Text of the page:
All Icelanders have been badly affected by the economic crash.
A group that has seen its world turn upside down is students abroad. Annually thousands of Icelandic students seek higher education across the world. They depend on loans from the Student Loan Organization to pay tuition and living expenses.
When the ISK basically halved in value in October and the banks collapsed those students faced two sorts of problems. One was transferring their money to their banks abroad, the other was that their costs rose in most cases by 30-50%.
Althingi approved of 300 million ISK being available to the Student Loan Organization for “emergency loans” to those who were in trouble because of the crisis. Around 115 applicants filed for an emergency loan, much fewer than probably needed help because the process was too complicated, according to the managing director of the Students’ Abroad Association.
Of those 115 students, seven were allocated an emergency loan.The crisis hit in October and the decision was announced in December.
When Gunnar Birgisson, the director of the board at the Student Loan Organization was asked about the slow process by Channel 2, he replied that “young people are often impatient” with a laugh.
It is easy for Gunnar to laugh. He wasn’t studying in the UK this October, trying to transfer his money for tuition and living expenses from his bank in Iceland. He wasn’t experiencing almost doubling of costs between years in a foreign country, trying to finish his education in total uncertainty.
He didn’t have to spend his savings while waiting for a decision on whether Kaupthing should be sold back to its former Chairman. He didn’t have to wait for the banks to go through all transfers and get an approval from the Central Bank. He didn’t have to face the fact that the school is seeking assurance of payment ability before acceptance for next year. He did not have to walk into a bank branch and wait for an hour until it became clear what happened to his money that had been lost for a month.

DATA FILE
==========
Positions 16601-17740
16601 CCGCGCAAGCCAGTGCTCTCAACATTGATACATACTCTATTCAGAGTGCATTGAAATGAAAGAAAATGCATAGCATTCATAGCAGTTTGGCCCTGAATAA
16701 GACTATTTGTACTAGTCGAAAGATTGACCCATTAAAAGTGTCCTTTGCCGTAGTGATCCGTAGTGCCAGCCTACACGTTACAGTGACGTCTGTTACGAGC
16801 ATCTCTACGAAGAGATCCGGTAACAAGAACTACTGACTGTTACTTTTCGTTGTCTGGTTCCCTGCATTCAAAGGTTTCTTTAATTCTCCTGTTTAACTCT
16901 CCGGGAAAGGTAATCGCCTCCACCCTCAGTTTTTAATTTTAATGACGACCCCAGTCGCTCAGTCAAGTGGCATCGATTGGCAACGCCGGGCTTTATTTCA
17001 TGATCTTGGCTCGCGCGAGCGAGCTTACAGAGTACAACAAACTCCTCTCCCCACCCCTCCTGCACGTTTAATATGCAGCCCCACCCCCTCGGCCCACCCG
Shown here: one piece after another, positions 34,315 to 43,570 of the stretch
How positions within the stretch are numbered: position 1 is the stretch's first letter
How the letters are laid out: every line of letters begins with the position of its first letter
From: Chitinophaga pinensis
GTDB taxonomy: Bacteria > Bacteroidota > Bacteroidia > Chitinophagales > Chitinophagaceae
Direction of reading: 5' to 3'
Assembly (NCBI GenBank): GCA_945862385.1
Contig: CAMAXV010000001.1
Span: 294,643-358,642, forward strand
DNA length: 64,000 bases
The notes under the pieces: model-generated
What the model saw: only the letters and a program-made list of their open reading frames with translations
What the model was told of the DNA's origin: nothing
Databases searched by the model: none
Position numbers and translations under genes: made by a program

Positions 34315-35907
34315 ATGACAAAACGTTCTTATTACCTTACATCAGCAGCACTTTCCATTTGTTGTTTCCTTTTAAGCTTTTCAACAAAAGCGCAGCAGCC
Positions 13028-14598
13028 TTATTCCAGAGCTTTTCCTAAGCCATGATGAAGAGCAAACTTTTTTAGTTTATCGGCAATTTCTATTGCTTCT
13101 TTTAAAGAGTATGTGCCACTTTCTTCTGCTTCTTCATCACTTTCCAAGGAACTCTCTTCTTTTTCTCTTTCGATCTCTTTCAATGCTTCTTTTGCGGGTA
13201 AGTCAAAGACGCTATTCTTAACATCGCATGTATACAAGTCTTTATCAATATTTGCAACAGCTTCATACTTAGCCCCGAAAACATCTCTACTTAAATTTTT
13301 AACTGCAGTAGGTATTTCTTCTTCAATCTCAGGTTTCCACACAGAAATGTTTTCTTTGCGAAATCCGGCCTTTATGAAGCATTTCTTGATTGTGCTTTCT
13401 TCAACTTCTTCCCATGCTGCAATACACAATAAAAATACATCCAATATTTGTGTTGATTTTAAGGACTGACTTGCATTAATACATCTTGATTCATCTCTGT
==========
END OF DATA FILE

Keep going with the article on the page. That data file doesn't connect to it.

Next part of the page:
That’s what happened in my family. The only reason my girlfriend did not apply for emergency loans was that she had gotten her student loans in GBP and therefore did not suffer on the exchange rate. That is until it was paid onto an ISK account in December and not transferred straight to her GBP account because the banks are still not working properly. Of course it was to late to apply then.
Gunnar could allow himself a laugh on television, not tears like the student in Denmark who tried to explain how she no longer could afford her rent with the money that formerly paid for rent and necessities. She could not hold back the tears, let alone manage a laugh.